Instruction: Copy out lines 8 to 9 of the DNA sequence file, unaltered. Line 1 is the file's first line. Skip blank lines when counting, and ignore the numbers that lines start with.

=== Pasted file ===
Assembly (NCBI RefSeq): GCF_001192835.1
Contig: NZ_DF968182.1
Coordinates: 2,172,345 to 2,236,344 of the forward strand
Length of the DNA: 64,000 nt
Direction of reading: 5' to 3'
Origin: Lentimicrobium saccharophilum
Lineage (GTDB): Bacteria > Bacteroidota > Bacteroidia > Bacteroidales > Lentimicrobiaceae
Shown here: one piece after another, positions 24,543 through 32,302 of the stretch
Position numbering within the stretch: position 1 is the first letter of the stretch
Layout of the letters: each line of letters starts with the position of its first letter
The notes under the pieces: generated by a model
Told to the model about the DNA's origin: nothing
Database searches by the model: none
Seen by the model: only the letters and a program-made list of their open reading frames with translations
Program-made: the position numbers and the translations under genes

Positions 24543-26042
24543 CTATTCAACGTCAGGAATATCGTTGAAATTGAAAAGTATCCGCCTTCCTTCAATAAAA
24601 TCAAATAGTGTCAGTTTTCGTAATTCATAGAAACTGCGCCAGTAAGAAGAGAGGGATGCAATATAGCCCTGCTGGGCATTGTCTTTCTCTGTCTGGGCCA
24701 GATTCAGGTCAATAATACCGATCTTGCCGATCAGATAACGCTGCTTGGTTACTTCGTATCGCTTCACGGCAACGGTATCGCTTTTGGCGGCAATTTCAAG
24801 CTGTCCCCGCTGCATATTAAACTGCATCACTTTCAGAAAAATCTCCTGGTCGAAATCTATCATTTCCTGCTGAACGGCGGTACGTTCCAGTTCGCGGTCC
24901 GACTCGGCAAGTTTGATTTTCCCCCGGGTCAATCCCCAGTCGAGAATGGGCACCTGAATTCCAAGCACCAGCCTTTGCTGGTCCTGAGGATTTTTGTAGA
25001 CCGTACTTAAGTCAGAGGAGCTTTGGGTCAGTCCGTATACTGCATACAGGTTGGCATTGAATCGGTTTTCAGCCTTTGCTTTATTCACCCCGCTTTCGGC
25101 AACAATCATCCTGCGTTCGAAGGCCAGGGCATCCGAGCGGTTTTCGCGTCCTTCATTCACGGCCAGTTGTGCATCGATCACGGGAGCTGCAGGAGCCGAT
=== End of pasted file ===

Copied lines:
Shown here: one piece after another, positions 24,543 through 32,302 of the stretch
Position numbering within the stretch: position 1 is the first letter of the stretch